NON-COMPETE AGREEMENTS ARE INCREASINGLY POPULAR – IS YOURS ENFORCEABLE?

Non-competition agreements (also known as “non-competes”) are contracts, or clauses within contracts, that prevent an employee from working for a competitor after leaving their current employer. Employers sometimes require new employees to sign a non-compete as a condition of hiring, or after a period of employment in exchange for new perks like stock options. Non-compete agreements protect employers from things like dissemination of trade secrets or the loss of clients who might follow a departed employee to a new company in the same geographic area, but they can also severely impact an employee’s ability to earn a living.

Traditionally, non-competes were found in fields like technology or sales, where trade secrets are closely held and specialized skills are often required. But now, non-competes are so common that you might be required to sign one to work as a factory manager, camp counselor, yoga instructor, or even a summer intern.

Just because an employer requires an employee to sign a con-compete agreement, it does not necessarily mean that it is valid and can be used against the employee. These clauses are treated differently by the courts than most other contract terms. In general, in order to be valid, a non-compete agreement must (1) protect a legitimate business interest of the employer, (2) be supported by consideration, and (3) be reasonable in the geographical area it covers and the length of time it is in effect.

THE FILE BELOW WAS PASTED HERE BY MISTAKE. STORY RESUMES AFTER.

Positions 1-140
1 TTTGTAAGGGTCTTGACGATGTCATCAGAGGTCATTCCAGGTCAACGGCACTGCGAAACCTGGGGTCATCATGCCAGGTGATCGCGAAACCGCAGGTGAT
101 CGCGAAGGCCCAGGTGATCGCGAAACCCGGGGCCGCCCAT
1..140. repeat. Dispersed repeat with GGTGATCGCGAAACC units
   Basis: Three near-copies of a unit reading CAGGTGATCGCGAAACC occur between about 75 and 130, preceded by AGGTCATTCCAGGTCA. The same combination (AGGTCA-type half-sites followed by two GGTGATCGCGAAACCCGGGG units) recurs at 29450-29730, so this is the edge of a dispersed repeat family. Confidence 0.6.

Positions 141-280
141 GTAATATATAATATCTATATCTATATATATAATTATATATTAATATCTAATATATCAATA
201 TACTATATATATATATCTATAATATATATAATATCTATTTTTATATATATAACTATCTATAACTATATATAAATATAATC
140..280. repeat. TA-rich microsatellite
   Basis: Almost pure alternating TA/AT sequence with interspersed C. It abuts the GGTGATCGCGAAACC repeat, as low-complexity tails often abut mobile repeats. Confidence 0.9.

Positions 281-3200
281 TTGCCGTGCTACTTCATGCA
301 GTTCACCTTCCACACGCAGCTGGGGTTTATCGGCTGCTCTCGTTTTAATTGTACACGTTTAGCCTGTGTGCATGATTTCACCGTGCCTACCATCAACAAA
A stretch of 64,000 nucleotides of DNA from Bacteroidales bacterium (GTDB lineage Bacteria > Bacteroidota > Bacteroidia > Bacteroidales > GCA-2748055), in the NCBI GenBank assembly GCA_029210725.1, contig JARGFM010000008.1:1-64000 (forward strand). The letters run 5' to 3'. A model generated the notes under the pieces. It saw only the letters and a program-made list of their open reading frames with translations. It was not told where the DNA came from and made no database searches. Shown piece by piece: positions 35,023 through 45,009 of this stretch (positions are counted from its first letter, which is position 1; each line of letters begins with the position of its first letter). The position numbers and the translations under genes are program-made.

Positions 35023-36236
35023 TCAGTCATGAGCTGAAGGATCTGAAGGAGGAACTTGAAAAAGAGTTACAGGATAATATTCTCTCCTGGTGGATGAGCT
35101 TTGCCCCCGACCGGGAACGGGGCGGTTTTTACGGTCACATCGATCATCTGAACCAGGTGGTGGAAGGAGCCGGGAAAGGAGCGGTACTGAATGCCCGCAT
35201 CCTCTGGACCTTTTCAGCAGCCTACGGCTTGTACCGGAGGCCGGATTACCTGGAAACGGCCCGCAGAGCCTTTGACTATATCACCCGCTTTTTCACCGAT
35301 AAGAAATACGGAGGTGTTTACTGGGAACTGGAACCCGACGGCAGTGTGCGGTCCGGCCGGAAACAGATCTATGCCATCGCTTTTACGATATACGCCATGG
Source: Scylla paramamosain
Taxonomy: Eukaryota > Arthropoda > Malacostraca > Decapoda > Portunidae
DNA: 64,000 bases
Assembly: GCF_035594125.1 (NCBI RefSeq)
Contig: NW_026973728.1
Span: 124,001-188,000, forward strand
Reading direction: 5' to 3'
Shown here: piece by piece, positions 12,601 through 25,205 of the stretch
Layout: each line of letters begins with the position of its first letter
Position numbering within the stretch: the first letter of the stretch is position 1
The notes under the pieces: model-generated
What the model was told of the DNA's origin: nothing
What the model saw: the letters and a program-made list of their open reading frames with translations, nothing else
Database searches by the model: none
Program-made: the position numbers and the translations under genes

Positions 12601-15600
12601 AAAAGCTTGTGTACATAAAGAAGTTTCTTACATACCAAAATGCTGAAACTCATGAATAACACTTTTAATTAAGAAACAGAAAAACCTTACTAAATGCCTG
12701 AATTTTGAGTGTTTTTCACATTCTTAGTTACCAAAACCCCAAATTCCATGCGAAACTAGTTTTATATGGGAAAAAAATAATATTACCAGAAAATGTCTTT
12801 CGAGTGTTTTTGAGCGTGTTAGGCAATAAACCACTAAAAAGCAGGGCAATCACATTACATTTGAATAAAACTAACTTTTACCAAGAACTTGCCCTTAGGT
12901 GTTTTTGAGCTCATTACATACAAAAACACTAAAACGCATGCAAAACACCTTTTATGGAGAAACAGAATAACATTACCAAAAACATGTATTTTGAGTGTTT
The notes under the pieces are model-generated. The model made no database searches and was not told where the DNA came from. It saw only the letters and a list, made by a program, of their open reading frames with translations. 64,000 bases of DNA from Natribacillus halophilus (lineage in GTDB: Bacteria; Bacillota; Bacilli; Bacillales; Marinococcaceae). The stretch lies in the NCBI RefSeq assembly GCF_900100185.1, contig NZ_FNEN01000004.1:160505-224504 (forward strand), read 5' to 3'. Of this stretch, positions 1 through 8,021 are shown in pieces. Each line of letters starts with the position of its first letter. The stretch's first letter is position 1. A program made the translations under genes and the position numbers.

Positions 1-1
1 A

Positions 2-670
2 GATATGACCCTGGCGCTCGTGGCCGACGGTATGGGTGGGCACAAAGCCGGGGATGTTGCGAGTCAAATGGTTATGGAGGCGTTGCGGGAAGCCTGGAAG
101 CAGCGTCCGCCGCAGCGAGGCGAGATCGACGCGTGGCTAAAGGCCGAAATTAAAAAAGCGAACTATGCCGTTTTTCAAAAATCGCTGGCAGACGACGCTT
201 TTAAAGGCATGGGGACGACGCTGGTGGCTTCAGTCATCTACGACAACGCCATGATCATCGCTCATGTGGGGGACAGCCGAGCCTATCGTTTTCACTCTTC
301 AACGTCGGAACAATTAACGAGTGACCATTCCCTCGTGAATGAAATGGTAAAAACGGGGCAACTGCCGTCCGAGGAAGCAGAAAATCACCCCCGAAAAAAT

In New Jersey, non-compete agreements are viewed unfavorably as restraints of trade. To be arguably enforceable, such an agreement must protect the legitimate interests of the employer, not impose an undue hardship on the employee, and not be injurious to the public. See, e.g., Solari Industries, Inc. v. Malady. The type of industry may affect what is considered a legitimate interest for the employer to protect. For example, in the medical context, there is no legitimate interest in preventing competition as such, but there is a legitimate interest in protecting the employer’s relationship with current patients utilizing the practice. See, e.g., Karlin v. Weinberg. Hardship on an employee can be undue when termination of employment “occurs because of a breach of the employment contract by the employer.” Id. at 423.

“It’s one thing to have a bump in the road and be in between jobs for a little while; it’s another thing to be prevented from doing the only thing you know how to do,” said a Pennsylvania tree-trimmer to the New York Times, after his employer threatened legal action against him for leaving to work for a competing tree service.

Did you sign a non-compete when you started with your employer? Have you been asked to sign one after you’ve been working for your employer for some time? Contact this office and we can help you determine whether it affects your ability to get a new job in your field.

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